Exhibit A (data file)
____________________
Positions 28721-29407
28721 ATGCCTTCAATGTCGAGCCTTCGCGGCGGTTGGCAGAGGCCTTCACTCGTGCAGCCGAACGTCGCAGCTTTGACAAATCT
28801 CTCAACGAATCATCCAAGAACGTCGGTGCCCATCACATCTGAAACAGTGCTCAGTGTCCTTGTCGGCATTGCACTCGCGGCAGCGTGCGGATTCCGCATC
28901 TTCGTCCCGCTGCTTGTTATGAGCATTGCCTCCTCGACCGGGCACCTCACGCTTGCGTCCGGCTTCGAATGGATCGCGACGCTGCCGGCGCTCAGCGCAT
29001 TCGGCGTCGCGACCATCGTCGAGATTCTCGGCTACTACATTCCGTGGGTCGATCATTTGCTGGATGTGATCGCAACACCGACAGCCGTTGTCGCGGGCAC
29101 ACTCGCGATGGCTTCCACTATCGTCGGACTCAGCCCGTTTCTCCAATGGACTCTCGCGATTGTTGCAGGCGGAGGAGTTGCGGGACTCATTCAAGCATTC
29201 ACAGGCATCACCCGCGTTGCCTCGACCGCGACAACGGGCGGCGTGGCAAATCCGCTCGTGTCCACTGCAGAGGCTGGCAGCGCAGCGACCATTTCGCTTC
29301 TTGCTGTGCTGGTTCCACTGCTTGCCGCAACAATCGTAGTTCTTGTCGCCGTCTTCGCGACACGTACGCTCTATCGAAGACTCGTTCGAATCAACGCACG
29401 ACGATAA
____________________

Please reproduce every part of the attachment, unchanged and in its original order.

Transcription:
Positions 28721-29407
28721 ATGCCTTCAATGTCGAGCCTTCGCGGCGGTTGGCAGAGGCCTTCACTCGTGCAGCCGAACGTCGCAGCTTTGACAAATCT
28801 CTCAACGAATCATCCAAGAACGTCGGTGCCCATCACATCTGAAACAGTGCTCAGTGTCCTTGTCGGCATTGCACTCGCGGCAGCGTGCGGATTCCGCATC
28901 TTCGTCCCGCTGCTTGTTATGAGCATTGCCTCCTCGACCGGGCACCTCACGCTTGCGTCCGGCTTCGAATGGATCGCGACGCTGCCGGCGCTCAGCGCAT
29001 TCGGCGTCGCGACCATCGTCGAGATTCTCGGCTACTACATTCCGTGGGTCGATCATTTGCTGGATGTGATCGCAACACCGACAGCCGTTGTCGCGGGCAC
29101 ACTCGCGATGGCTTCCACTATCGTCGGACTCAGCCCGTTTCTCCAATGGACTCTCGCGATTGTTGCAGGCGGAGGAGTTGCGGGACTCATTCAAGCATTC
29201 ACAGGCATCACCCGCGTTGCCTCGACCGCGACAACGGGCGGCGTGGCAAATCCGCTCGTGTCCACTGCAGAGGCTGGCAGCGCAGCGACCATTTCGCTTC
29301 TTGCTGTGCTGGTTCCACTGCTTGCCGCAACAATCGTAGTTCTTGTCGCCGTCTTCGCGACACGTACGCTCTATCGAAGACTCGTTCGAATCAACGCACG
29401 ACGATAA